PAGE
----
The year continues at a pace and the months seem to be flying by. We have again put together ceramicists with contrasting styles and making techniques that we believe will encourage us all to reflect on the approaches that express the individual creative spirit. Once again, we have prime examples of the possibilities generated through working with clay – a medium of never-ending potential.
Emily Myers has been showing her fine work at Bevere for some years. The potter’s wheel is central to Emily’s studio practice. However, she is not limited to the circular nature of the thrown pot. She has extended her repertoire of forms by faceting, carving and altering the pots at the leather hard stage. She has developed a range of matt stoneware barium glazes fired in an electric kiln. She aims to create well-proportioned forms with subtle surfaces, that promote a feeling of tranquillity. There is a precision about her making that impresses and although she has been making over a long time now, her creativity continues to flourish.
Katie Braida will be showing at Bevere Gallery for the first time. She makes sculptural earthenware vessels and forms. They are hand built using a combination of pinch pots, coils and slabs. After bisque firing the pieces are then coloured with oxides and underglaze colours, before being fired again. She is inspired by her environment and the natural, fabricated marks and patterns within it. We are excited to be able to show Katies indoor work alongside 3 larger outdoor pieces.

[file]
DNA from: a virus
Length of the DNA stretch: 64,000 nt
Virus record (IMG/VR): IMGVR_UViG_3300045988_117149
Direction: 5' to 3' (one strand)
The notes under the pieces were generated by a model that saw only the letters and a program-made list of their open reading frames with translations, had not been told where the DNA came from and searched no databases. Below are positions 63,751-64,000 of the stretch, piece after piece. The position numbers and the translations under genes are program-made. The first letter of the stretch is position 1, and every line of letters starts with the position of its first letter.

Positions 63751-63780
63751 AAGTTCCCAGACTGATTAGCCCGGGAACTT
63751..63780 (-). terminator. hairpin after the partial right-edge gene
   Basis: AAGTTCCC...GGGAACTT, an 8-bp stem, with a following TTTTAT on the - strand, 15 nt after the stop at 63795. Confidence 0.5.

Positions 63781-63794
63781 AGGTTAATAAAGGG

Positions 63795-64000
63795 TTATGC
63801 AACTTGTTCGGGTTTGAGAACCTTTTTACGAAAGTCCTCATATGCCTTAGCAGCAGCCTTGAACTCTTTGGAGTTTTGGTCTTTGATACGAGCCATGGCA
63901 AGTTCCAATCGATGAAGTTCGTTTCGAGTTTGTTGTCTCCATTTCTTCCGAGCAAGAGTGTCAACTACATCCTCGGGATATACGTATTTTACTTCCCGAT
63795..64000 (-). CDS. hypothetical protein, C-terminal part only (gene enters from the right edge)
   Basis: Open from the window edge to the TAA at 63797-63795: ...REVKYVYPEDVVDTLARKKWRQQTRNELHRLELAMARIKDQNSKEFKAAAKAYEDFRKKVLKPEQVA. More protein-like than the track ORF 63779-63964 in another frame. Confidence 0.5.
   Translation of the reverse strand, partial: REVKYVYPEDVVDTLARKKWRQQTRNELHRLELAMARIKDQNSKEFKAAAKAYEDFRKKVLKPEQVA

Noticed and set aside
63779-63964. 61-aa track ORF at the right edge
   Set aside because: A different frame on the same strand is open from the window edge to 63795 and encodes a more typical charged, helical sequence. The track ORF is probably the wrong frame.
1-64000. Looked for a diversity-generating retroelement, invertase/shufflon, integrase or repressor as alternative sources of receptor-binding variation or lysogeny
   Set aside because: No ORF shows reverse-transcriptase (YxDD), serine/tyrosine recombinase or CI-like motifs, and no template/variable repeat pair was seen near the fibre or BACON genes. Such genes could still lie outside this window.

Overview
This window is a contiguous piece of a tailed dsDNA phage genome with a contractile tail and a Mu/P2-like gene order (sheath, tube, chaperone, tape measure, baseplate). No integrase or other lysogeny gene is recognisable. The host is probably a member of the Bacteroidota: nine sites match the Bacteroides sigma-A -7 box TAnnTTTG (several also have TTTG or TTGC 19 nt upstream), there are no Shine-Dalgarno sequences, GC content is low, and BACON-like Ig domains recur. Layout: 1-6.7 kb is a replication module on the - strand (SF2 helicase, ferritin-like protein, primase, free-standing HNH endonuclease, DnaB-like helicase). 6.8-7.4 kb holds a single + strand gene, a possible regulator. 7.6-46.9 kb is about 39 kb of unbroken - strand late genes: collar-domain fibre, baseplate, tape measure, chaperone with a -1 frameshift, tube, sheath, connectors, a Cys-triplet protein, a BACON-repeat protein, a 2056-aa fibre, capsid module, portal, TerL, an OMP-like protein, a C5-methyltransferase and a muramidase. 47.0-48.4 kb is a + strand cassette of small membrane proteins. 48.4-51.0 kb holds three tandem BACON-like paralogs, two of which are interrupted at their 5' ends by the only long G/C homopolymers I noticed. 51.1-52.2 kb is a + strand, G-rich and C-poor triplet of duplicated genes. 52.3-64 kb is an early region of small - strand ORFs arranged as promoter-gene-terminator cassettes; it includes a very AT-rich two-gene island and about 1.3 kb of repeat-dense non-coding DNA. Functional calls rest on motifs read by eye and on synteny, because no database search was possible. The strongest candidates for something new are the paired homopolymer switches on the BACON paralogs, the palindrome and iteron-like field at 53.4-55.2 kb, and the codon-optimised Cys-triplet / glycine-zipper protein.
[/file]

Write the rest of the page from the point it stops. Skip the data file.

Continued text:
Paul James has let us have his work for the first time and we are delighted to be showing his finely made vessels. His work focuses on the simplicity of the raw materials, revealing the natural textures and beauty of the clay body. Paul’s work demonstrates how impactful undecorated but finely crafted vessels can be.
Helen Murgatroyd is our featured printmaker for April, she studied Graphic Design in Manchester before specialising in Printmaking at The Royal College of Art in London. She tries to capture the humility in the daily rituals of everyday life in her linocut prints, her graphic design background is evident in her artwork as are her observational skills. Helen says she is captivated by the challenge of translating spontaneous hand-drawn marks into the graphic medium of linocut. Helen has exhibited widely and, amongst other awards, has been named Printmakers’ Printmaker at PrintFest both in 2019 and 2022. Her style is instantly recognisable and relatable, there is a comfort and familiarity offered to the viewer of known situations and common place tasks. We hope visitors will enjoy her reflections in lino of everyday life.